A column about history, culture, policy, and things in between.
Amongst many other things my mother told me when I was a boy was the following counsel, "if you learn to love to read, and if you read works of quality and interest, you will have the power to banish boredom from your life". Wise words, and ones that have been proven true.
I thought of that advice this weekend when I finished one of the most delightful reads I have encountered in a long time, Brave Companions, by historian and author David McCullough. The book is an anthology of articles McCullough has penned over the years about famous, and not so famous people; his selection of subjects dictated by the criteria of those who lived remarkable lives within the context of remarkable times.
McCullough is an artisan of chosen craft, and I first encountered his work ten years ago in reading his biograhphy, John Adams. Five years ago at the Brookfield Public Library's annual book sale, I purchased copies of his masterful works, 1776 and Truman; the sweeping work on Harry S. Truman being the second finest biography I have ever read (Willam Manchester's work on Churchill occupies first place). It is an incredible look not only at the life of Truman, but the Twentieth Century and our entrance into the nuclear age.
McCullough combines his research with an insightful and light-handed writing style that brings illumination to even the dustiest of history's corners, and is free of the stiff and sterile cadence that so often enshrouds the tomes of academia. His readers encounter expansive yet unofficious vocabulary, compassion, empathy, deep insight, and superb story telling. This author is high on my list of "living people with whom I would love to have dinner".
In Brave Companions, we encounter the story of Washington Roebling, builder of the Brooklyn Bridge. I have long known the general story of Roebling, but knew nothing of his wife Emily, who when the great engineer became incapacitated from a then unknown and debilitating disease (the Benz had yet to be diagnosed, and Roebling contracted it from his rapid ascents from those awful caissons tunneled far below the bottom of the East River), became the unofficial project manager of what was at that time, the engineering marvel of the world. It was a feat to be considered incredible at any time of history. But for a woman to have assumed this role and completed it with such stunning competence and leadership in the latter half of the nineteenth century, was nothing short of remarkable.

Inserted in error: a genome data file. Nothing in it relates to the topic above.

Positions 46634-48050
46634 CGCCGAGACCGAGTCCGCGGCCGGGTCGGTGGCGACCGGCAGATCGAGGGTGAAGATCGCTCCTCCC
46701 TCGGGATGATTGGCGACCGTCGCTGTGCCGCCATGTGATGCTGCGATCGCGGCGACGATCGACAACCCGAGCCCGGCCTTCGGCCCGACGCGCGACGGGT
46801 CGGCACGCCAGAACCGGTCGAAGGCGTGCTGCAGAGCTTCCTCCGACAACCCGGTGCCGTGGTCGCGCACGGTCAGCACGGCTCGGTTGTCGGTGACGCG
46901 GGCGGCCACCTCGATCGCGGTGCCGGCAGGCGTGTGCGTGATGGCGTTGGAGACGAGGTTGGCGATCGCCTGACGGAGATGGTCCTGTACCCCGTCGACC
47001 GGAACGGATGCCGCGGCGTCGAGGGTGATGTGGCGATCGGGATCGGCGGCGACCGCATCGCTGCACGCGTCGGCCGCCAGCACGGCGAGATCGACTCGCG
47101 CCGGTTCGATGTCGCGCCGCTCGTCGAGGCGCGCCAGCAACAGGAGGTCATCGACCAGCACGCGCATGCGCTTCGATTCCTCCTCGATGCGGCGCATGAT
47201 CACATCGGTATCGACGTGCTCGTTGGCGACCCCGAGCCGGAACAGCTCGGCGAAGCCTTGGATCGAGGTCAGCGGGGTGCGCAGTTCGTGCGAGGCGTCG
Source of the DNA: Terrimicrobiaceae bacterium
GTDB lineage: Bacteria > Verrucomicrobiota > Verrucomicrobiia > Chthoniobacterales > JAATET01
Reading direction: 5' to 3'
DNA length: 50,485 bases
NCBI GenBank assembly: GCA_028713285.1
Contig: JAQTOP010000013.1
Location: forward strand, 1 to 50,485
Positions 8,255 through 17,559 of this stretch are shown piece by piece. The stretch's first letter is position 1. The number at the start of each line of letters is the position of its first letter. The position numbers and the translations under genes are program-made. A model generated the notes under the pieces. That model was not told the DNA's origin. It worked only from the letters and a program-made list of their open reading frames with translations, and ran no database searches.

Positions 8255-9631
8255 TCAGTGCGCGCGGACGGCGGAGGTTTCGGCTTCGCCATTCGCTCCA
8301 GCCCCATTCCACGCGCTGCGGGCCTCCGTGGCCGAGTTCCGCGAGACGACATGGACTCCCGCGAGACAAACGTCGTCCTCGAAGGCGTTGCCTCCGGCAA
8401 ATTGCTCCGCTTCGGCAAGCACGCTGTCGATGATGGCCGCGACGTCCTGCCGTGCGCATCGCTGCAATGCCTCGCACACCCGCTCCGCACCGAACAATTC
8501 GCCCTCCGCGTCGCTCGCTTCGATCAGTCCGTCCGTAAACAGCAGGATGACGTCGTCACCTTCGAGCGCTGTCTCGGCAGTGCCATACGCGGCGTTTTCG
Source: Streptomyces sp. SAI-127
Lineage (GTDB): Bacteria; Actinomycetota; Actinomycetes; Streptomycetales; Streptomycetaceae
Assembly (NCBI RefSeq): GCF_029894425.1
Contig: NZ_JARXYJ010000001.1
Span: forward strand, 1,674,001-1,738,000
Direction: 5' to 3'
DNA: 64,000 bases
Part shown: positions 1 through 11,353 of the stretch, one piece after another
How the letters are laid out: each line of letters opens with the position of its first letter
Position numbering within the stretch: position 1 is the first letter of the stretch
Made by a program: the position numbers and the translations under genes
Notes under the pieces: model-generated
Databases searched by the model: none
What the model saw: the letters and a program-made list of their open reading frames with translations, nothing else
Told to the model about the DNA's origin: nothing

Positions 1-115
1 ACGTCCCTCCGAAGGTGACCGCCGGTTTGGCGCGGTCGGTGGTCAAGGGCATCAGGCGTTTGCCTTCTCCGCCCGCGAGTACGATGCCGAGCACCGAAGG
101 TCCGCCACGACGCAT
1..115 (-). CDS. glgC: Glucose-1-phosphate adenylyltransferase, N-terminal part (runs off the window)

We also read of the great aviators of the 1920's, the men and women who pioneered the nascent craft of human flight, and began the inexorable process of shrinking the world. We thrill to Lindbergh's trans-Atlantic flight, which as McCullough recounts, ".....he flew the 3,610 mile stretch from New York to Paris nonstop and alone, without radio or sextant, in a single-engine plane of only 223 horsepower".
And like Roebling before him, Lindbergh married well. His courageous wife and co-pilot Anne Morrow Lindbergh, who flew "most of the time in a state of sheer terror", was not only her husband's inspiration and co-adventurer, but an outstanding writer and poet as well. We learn of her prowess as a writer, and of her singular work, North to the Orient, a tale of her flight with Charles from New York to China, via "the great Circle Route over northern Canada and Alaska". A critic no less than Sinclair Lewis declared her book, "one of the most beautiful and great-hearted books that has ever been written", a testimony that will have me headed to the library tonight. Oscar Wilde told us long ago that "familiarity breeds contempt", and today we see trans-oceanic flight and trips to the Orient as mundane and routine; we simply cannot grasp the sheer courage and heroism of these early aviators. But McCullough captures and delivers them in his delightfully winsome prose.
There are more stories - Harriet Beecher Stowe, Alexander von Humboldt, and others. I cannot imagine not wanting to know more of these people and their times, and McCullough's wriitings are the perfect lens through which to view them. He identifies the importance of history in his preface to this tremendous work; I cannot recommend it highly enough. It is my hope to some day spend a part of my retirement in a classroom, bringing some of the great works of literature and history to young people. It remains to be seen if that dream will ever be achieved.
But if so, McCullough's Brave Companions will surely be one of the tools, one of my "companions" in that classroom.